New Zealand’s Maori have some blunt words for anti-vaccine protesters. The haka, which has morphed from a traditional war dance to a viral social media sensation, has become a rallying cry against vaccines. The protest, which started a year ago and has grown to become a kind of public health movement, has drawn particular ire from a popular Māori activist, Te Ururoa Flavell.
“Educate yourself about the children of our people,” Flavell tweeted Friday, before blocking anti-vaccine protesters on Twitter who had been criticizing his moves with haka. “Let’s stop this nonsense, before you harm our young people. [sic]”
You will play again, February 6.
Let’s stop this nonsense, before you harm our young people.#No1Vote #VotewithYourMind @TeUruOlaim
#No1Vote #VotewithYourMind https://t.co/0Li5KHvIoP — Te Uru Olaim (@TeUruOlaim) May 27, 2016
A new film, The 3 Māori Lives, explores the importance of immunization in Māori culture. Actor Benedict Wong, who is half-Aotearoa, the Maori language, explained in an interview with NPR last year:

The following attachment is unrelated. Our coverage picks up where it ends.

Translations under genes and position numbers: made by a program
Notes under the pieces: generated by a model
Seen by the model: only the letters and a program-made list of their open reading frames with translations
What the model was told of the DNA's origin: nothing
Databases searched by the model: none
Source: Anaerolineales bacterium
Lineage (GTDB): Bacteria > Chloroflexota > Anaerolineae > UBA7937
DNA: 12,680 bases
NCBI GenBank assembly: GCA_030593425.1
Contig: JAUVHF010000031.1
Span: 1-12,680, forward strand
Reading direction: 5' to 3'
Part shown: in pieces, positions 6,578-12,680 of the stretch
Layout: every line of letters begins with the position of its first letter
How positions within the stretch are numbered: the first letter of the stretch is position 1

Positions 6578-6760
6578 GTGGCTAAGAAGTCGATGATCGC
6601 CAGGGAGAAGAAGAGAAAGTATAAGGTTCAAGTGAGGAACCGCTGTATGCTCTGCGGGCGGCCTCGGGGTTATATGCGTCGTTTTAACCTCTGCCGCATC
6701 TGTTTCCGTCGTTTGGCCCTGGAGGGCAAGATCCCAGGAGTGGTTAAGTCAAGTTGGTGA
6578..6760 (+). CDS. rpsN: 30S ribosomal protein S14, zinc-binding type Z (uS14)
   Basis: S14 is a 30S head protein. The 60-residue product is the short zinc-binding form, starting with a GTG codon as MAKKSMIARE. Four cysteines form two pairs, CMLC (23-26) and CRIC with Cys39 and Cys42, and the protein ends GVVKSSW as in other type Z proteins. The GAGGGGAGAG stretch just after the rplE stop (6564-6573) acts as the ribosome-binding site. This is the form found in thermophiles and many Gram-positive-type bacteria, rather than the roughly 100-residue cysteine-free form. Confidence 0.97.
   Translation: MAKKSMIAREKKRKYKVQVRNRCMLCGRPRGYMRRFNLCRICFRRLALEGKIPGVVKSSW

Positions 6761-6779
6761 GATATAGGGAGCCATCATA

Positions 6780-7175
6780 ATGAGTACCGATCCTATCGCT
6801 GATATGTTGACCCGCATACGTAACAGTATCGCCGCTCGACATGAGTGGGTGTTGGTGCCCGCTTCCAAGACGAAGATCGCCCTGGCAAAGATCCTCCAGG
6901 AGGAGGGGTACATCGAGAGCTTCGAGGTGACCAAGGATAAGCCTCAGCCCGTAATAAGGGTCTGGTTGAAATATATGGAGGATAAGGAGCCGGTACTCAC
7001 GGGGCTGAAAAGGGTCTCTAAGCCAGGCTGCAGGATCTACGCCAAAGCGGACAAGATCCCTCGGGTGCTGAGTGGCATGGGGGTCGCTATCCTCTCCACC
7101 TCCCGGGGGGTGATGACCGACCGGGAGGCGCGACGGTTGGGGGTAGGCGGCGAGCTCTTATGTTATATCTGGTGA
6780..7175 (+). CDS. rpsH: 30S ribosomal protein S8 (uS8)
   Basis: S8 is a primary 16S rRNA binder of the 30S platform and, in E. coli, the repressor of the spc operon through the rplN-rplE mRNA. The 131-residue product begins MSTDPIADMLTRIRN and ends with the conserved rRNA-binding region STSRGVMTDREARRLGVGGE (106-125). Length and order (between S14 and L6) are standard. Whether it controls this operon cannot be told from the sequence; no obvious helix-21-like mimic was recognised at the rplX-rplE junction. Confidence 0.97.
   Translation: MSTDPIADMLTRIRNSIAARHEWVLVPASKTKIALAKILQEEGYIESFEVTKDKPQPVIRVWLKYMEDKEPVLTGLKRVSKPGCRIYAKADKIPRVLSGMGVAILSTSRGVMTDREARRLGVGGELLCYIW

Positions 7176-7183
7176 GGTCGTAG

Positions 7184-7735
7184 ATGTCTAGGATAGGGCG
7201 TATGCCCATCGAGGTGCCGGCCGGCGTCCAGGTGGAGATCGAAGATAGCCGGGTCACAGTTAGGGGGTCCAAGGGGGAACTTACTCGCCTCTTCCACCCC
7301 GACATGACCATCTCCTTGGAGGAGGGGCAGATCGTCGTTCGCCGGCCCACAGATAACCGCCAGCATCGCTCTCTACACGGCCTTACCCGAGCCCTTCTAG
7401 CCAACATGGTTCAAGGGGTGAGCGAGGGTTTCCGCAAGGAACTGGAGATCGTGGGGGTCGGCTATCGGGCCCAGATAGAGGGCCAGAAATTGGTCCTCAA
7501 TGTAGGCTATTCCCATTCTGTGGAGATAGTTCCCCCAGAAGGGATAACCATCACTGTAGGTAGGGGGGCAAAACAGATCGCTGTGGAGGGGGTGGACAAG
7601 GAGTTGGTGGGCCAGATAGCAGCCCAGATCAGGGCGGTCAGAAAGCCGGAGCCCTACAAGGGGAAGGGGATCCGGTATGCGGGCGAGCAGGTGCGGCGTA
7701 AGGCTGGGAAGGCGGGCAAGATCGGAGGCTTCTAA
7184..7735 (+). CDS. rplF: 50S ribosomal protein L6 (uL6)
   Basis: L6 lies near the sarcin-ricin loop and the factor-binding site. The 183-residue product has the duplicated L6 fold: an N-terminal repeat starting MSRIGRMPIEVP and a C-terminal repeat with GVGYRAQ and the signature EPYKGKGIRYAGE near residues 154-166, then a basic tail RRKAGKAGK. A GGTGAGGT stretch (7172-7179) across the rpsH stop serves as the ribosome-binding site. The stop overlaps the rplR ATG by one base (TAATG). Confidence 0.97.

I grew up in a community where I never touched my sister. She was kicked out of the house. My dad … his belief was that the thought of touching his daughter — I don’t think that’s necessarily an epidemic, but some communities [will] jump on that stuff and say ‘oh, this is weird that she’s not brushing her teeth.’ And, look, we all got our stuff done, but nothing stood out. I’m very proud of my culture, that I’m a Māori, the more traditional culture, and that that’s who I am.
This has left others, like the Māori apologist for vaccines, Marama Fox, feeling attacked. “I’m disgusted that every week we now see a raised amount of anti-vaccine people, trying to make Maori communities hate vaccines and they think that’s their role,” she told New Zealand television. She has tried to reach out to anti-vaccine activists with public apologies and a video apology for having “silenced other people.”
The New Zealand Health Department has released a list of anti-vaccine celebrities, who include Jenny McCarthy, Bill Maher and Stephen Colbert. NBC News notes that in a 2014 study, oncologists in New Zealand found that TV had a negative impact on vaccination rates: “Viewers saw fewer ads for vaccination and medical checkups, and more ads for alternative medicines. More households also started receiving cards with incorrect information about vaccinations.”